29th Jun, 2022

Fares frozen on West Midlands Trains after criticism of delays

John Carlon 2nd Jan, 2020 Updated: 2nd Jan, 2020

THE COST of season tickets on West Midlands Railway and London Northwestern will be frozen this year, as the region’s railway operator looks to compensate passengers for poor performance.

Passengers travelling on the two services run by operator West Midlands Trains have suffered months of cancelled trains and delays.

The operator has said it will not increase fares this January, in line with a national rise of 2.8 per cent, in recognition of its poor performance, which has been condemned by regional mayor Andy Street.

Mr Street recently called for West Midlands Trains to be stripped of its franchise if services do not improve by the end of January.

The Mayor told the Observer: “I am pleased West Midlands Trains have listened to my request to freeze the annual fare rise following their recent woeful performance. By offering this discount, season ticket holders will now see a reduction in their fares as opposed to the unfathomable increase they were originally facing.

“This is a positive first step towards repairing WMT’s relationship with passengers and I am sure this will be welcomed by regular commuters. Of course season ticket holders are not the only people who travel on trains in the West Midlands, and I expect WMT to offer a compensation package to day passengers as well.

“However what passengers really want is a train service that they can rely on seven days a week. That is currently not the case under WMT, whose performance is, quite simply, unacceptable. My ultimatum, to restore a reliable service by the end of January or I will ask the DfT to strip the franchise, remains in place.”

The firm also came under fire from the region’s police commissioner David Jamieson, who described the rail services as ‘a danger to public safety.’

West Midlands Police and Crime Comissioner David Jamieson.

Last month, Mr Jamieson said: “I am fed up with dangerous, overcrowded trains and the ineffective actions by the public bodies in charge of the region’s transport network.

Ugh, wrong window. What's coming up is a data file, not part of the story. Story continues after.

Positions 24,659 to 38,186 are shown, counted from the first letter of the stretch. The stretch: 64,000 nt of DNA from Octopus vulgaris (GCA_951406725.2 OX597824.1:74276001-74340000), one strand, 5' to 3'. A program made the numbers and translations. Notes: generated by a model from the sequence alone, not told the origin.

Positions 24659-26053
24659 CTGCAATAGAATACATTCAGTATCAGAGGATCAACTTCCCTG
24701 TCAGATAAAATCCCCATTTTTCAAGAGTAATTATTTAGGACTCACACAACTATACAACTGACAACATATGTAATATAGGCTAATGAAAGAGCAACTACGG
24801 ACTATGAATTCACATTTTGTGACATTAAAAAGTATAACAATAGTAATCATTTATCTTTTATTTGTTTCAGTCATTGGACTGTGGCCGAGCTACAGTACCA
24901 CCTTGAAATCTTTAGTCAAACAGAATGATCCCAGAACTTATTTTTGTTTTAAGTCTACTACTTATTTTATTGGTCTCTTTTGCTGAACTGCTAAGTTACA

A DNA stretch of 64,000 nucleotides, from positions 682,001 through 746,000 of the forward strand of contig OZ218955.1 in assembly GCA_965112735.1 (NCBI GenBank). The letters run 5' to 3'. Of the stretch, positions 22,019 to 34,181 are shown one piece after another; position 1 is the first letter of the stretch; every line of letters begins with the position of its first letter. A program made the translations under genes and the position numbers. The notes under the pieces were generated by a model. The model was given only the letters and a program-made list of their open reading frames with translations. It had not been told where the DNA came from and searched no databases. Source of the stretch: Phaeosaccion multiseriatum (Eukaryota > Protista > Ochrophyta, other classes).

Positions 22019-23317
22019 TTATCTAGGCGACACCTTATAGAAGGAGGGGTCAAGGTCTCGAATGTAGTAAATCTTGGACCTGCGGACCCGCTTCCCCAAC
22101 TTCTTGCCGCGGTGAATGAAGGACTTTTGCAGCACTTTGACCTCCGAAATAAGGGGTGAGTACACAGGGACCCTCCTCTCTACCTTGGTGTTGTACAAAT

“The chaos on the region’s rail network is becoming dangerous, crowded platforms and stranded commuters have been put at risk by lamentably bad services in recent weeks.

“I am concerned about the impact it has had on public safety and I have received reports of officers struggling to make it to their shifts on time. This is hurting our economy too.”

Jan Chaudhry-van der Velde, managing director of West Midlands Trains, said: “In recognition of the poor performance, this compensation package is for our regular customers when they renew their season tickets will offset the national fares rise.

“We have said for some time now that performance and timekeeping since the May 2019 timetable has not been good enough. The timetable added too much complexity which means that even minor delays transmit through the network. Some changes were made in the December 2019 timetable change to remove the complexity, and to add capacity, but the most significant changes to reintroduce simplicity will be implemented in the May 2020 timetable. I apologise again to customers for the poor performance and cancellations since May.

“As well as the timetable simplification in May, 2020 will also see the arrival of the first of our new trains, boosting capacity on our diesel services in the West Midlands.”

The operator has paid out £2.5 million to passengers since May 2019.

It is owned by the Dutch national railway company, Abellio, and a consortium of Japanese rail firms.

Commenting on national fare rises, Darren Shirley, Chief Executive of Campaign for Better Transport, said: “Rail passengers are tired of rising fares and broken promises. It’s time for a complete overhaul of the fares system and a fairer way to calculate future level. Only total reform will start to restore passengers’ faith in the rail network, and ensure the railways are more affordable and better value for passengers.”

The group has campaigned for the government to scrap fare increases using the RPI inflation figure, which it described as ‘an obsolete statistic.’

It says this month’s fare increase would have been 2.1 per cent if the other inflation measure of CPI had been used.

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